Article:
As a leader you are often pulled in many directions at once, the thoughts in your head are countless, your focus wavering from one thing to the next. These waiting responsibilities and stressors cause many leaders to be poor listeners.
In episode #12 of the wildly popular new podcast Start Up, there was an excellent example of how a leader is present but not really listening. The show was founded and is hosted by Alex Bloomberg, a former This American Life producer. It documents his efforts to start a podcasting business from scratch.
The business has been running for several months now and it’s really taking off. They raised capital, built a studio, and are now talking expansion for the company while they are quickly growing their team. The episode is titled Burn Out though it might as well be called The Leader Is Not Listening.
While the boss is out of town for a couple days, one newer employ starts hearing and witnessing other employee’s talk about and showing signs of burnout. They are working long hours, week after week (and over the holidays), with mounting expectations and tight deadlines. They are starting to become disgruntled and lose the passion for the business they were once so excited about helping grow.
Their concerns mount when they hear their leader, Bloomberg, announce publicly on an earlier episode that because of their tremendous success he thinks they should grow faster than planned to keep up with the demand for their content. Then as they speak with Bloomberg about their burnout concerns and their need for another employee with the same skill sets as him to help lighten the load and ease the pressure, Bloomberg quickly responds, “That’s not going to happen”.
He later states the pressure should only last a year. A YEAR. This is not what they wanted to hear as they are fighting to keep their energy levels and motivation in check to make it to next week.
It is clear the leader has shown up but is not present. He appears to be listening but his thoughts are in a million other places. To prove this, several weeks later the employees have another conversation with Bloomberg as the leader has now heard the office rumblings over burnout and would like to address them.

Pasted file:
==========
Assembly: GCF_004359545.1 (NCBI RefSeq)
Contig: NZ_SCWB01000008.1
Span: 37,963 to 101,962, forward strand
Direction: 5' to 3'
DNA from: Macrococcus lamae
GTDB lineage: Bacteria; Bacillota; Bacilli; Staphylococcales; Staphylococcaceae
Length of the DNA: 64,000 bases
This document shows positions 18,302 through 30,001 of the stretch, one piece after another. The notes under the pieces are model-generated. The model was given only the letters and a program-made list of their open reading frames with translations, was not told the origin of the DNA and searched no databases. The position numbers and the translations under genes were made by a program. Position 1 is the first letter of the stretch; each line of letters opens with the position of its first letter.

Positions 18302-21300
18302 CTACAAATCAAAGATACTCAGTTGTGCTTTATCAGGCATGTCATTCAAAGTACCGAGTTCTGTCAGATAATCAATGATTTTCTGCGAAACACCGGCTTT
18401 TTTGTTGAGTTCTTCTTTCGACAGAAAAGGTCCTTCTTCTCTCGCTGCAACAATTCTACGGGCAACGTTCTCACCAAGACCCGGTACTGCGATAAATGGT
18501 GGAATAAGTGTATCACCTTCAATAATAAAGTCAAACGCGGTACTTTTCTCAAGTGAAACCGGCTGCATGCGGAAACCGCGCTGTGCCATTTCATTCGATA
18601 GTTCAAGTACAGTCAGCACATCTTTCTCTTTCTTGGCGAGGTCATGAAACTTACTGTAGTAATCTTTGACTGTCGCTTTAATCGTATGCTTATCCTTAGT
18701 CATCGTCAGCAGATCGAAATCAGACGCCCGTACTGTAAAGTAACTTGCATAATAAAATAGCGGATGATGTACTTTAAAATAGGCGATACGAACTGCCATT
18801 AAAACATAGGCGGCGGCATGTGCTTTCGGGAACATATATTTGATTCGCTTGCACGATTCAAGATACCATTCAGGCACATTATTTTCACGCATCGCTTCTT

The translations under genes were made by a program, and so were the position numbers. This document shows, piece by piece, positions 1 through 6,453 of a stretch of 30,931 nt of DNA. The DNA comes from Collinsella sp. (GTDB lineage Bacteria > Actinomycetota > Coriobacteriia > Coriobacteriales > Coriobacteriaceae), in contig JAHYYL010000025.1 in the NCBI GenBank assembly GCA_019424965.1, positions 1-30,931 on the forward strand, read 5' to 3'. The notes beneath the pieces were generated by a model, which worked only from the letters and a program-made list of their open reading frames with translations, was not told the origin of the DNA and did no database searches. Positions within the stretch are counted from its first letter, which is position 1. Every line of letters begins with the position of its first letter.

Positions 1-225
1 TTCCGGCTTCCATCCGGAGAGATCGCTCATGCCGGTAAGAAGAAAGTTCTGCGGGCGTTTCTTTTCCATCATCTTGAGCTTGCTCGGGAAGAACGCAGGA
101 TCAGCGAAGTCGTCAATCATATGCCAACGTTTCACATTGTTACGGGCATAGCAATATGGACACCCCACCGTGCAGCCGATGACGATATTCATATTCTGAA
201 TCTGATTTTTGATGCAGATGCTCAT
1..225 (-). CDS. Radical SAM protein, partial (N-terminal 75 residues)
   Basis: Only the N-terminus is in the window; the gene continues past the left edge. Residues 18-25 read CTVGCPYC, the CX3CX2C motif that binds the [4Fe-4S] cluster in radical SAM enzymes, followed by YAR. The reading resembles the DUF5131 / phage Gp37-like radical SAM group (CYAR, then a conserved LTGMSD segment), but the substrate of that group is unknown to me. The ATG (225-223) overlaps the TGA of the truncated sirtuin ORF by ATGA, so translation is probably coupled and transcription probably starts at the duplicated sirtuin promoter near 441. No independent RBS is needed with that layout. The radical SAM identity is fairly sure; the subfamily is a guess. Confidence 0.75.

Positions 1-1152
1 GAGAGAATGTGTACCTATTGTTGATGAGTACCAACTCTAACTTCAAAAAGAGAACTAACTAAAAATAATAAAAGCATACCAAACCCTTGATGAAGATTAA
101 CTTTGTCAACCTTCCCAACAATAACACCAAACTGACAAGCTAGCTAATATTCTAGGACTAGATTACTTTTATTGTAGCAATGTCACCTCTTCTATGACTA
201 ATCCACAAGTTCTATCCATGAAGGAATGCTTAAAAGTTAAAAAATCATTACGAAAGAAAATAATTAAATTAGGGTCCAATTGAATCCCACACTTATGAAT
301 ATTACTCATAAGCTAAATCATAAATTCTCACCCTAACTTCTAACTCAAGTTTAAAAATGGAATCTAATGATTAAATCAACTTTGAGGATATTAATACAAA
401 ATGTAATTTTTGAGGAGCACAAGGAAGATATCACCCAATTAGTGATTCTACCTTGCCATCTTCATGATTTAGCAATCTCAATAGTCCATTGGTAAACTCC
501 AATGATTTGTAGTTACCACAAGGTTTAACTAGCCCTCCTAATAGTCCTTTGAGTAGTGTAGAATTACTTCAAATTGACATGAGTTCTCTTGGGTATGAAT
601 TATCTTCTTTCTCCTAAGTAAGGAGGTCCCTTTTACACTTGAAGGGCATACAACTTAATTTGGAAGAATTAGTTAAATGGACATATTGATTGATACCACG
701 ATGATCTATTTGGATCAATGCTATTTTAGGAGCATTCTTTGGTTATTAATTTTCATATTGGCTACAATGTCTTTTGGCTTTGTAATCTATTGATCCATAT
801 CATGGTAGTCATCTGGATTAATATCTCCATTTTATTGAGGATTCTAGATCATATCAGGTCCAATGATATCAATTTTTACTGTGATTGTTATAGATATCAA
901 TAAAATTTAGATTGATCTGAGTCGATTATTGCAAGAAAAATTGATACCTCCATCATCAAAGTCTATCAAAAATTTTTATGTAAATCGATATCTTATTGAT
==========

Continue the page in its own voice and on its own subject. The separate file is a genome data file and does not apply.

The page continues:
The past conversation is brought up when they told him the need for another employee just like him and just a week or so later he had no recollection of what he said. It was like the conversation never happened for him. Good thing, it is a podcasting business and they had recorded the conversation and played it back for him. This was an eye-opening experience that finally caused him to listen intently to his employees’ concerns.
What conversation are you having that you are not listening to?
People leave managers not companies.
What lessons can you learn from this fantastic case study about listening as a leader?
Here are 7 ways to become a better listener:
- Paraphrase: Repeat to them by paraphrasing what they said to show you heard them and interpret the message correctly.
- Actively Listen: Use active listening body language techniques, such as leaning in, nodding your head, maintaining eye contact, and expressing emotion through facial expressions. I elaborate on this more in an earlier blog post – 3 Key to Effectively Receiving Feedback
- Act: Take action or explain your reasons for inaction. There is no better way to show you are listening than taking actions on employee suggestions but if this is not possible, further explanation is needed
- Empathy: Show genuine emotion when expressing your concern and show your employees you feel their frustrations.
- Follow Up: Address a past conversation, especially if concerns are addressed. This will give employees the confidence to know you are listening and are concerned. With this confidence, they are more likely to come to you with future concerns.
- Let Them Finish: At times, you may feel the need to interrupt the person speaking to you with a bight idea or feel the need to defend yourself. To truly show you are listening and to get the full story, you must let them finish what they have to say.
- Remove Distractions: Multitasking and listening don’t go together. When listening to an employee, stop whatever you are doing and be fully present.
If you are talking, you are not listening!
A wise man once said “we are given two ears and only one mouth for a reason”. Are you listening twice as much as you are talking?
I would encourage you to listen to episode 12 yourself and check out the live case study unfold, as it is truly fascinating. Authors Marcus Buckingham and Curt Coffman said in their book, First Break All the Rules: What the Worlds’ Greatest Managers Do Differently, that people don’t leave jobs, they leave managers. This is a classic example of an employee rapidly becoming disgruntled with his job not because of this company and what it stands for but the actions of his manager.
Have you had an experience where you were caught not listening? This used to happen all the time with my wife. She would be speaking to me while I am distracted reading the paper, looking at the computer or even washing the dishes. I may even nod my head but two minutes after the conversation I world have to ask her what she just told me. Being fully present and removing all distractions has helped me become a better listener.